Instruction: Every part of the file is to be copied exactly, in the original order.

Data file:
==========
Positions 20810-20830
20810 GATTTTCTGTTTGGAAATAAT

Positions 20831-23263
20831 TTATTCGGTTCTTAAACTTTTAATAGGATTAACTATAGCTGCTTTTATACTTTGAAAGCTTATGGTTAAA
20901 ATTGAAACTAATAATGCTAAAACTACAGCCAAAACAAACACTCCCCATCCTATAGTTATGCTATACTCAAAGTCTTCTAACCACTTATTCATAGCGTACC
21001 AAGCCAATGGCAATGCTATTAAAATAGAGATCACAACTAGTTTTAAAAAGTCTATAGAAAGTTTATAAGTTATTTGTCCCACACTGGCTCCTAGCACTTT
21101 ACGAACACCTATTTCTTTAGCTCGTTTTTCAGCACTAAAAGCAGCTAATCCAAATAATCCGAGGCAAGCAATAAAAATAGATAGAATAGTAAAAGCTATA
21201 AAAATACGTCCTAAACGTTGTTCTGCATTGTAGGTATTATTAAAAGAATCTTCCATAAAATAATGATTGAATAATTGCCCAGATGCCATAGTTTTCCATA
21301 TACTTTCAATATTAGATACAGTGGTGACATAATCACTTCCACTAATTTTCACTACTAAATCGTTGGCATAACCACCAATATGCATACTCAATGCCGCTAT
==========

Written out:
Positions 20810-20830
20810 GATTTTCTGTTTGGAAATAAT

Positions 20831-23263
20831 TTATTCGGTTCTTAAACTTTTAATAGGATTAACTATAGCTGCTTTTATACTTTGAAAGCTTATGGTTAAA
20901 ATTGAAACTAATAATGCTAAAACTACAGCCAAAACAAACACTCCCCATCCTATAGTTATGCTATACTCAAAGTCTTCTAACCACTTATTCATAGCGTACC
21001 AAGCCAATGGCAATGCTATTAAAATAGAGATCACAACTAGTTTTAAAAAGTCTATAGAAAGTTTATAAGTTATTTGTCCCACACTGGCTCCTAGCACTTT
21101 ACGAACACCTATTTCTTTAGCTCGTTTTTCAGCACTAAAAGCAGCTAATCCAAATAATCCGAGGCAAGCAATAAAAATAGATAGAATAGTAAAAGCTATA
21201 AAAATACGTCCTAAACGTTGTTCTGCATTGTAGGTATTATTAAAAGAATCTTCCATAAAATAATGATTGAATAATTGCCCAGATGCCATAGTTTTCCATA
21301 TACTTTCAATATTAGATACAGTGGTGACATAATCACTTCCACTAATTTTCACTACTAAATCGTTGGCATAACCACCAATATGCATACTCAATGCCGCTAT